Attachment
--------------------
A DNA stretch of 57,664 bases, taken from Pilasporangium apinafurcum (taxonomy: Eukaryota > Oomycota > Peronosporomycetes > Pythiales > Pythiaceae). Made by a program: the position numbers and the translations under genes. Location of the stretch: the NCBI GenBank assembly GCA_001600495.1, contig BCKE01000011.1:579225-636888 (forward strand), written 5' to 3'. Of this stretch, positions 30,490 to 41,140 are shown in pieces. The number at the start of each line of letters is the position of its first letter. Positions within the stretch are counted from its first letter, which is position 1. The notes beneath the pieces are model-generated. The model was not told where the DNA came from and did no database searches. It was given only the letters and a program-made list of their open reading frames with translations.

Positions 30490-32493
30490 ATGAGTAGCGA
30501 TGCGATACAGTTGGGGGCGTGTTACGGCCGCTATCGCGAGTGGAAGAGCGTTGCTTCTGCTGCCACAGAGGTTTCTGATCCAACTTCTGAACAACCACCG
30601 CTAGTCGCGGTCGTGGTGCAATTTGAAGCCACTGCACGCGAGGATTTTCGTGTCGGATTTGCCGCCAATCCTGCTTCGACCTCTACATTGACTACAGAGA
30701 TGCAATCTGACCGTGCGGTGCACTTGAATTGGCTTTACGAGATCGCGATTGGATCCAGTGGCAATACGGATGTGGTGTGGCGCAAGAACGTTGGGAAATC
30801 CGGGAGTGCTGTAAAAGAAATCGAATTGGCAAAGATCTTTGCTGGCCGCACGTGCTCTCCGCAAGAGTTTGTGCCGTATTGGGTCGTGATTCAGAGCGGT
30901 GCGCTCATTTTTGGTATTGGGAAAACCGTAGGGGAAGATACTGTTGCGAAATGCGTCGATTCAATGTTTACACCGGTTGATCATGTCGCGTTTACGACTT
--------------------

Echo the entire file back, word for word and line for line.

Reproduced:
A DNA stretch of 57,664 bases, taken from Pilasporangium apinafurcum (taxonomy: Eukaryota > Oomycota > Peronosporomycetes > Pythiales > Pythiaceae). Made by a program: the position numbers and the translations under genes. Location of the stretch: the NCBI GenBank assembly GCA_001600495.1, contig BCKE01000011.1:579225-636888 (forward strand), written 5' to 3'. Of this stretch, positions 30,490 to 41,140 are shown in pieces. The number at the start of each line of letters is the position of its first letter. Positions within the stretch are counted from its first letter, which is position 1. The notes beneath the pieces are model-generated. The model was not told where the DNA came from and did no database searches. It was given only the letters and a program-made list of their open reading frames with translations.

Positions 30490-32493
30490 ATGAGTAGCGA
30501 TGCGATACAGTTGGGGGCGTGTTACGGCCGCTATCGCGAGTGGAAGAGCGTTGCTTCTGCTGCCACAGAGGTTTCTGATCCAACTTCTGAACAACCACCG
30601 CTAGTCGCGGTCGTGGTGCAATTTGAAGCCACTGCACGCGAGGATTTTCGTGTCGGATTTGCCGCCAATCCTGCTTCGACCTCTACATTGACTACAGAGA
30701 TGCAATCTGACCGTGCGGTGCACTTGAATTGGCTTTACGAGATCGCGATTGGATCCAGTGGCAATACGGATGTGGTGTGGCGCAAGAACGTTGGGAAATC
30801 CGGGAGTGCTGTAAAAGAAATCGAATTGGCAAAGATCTTTGCTGGCCGCACGTGCTCTCCGCAAGAGTTTGTGCCGTATTGGGTCGTGATTCAGAGCGGT
30901 GCGCTCATTTTTGGTATTGGGAAAACCGTAGGGGAAGATACTGTTGCGAAATGCGTCGATTCAATGTTTACACCGGTTGATCATGTCGCGTTTACGACTT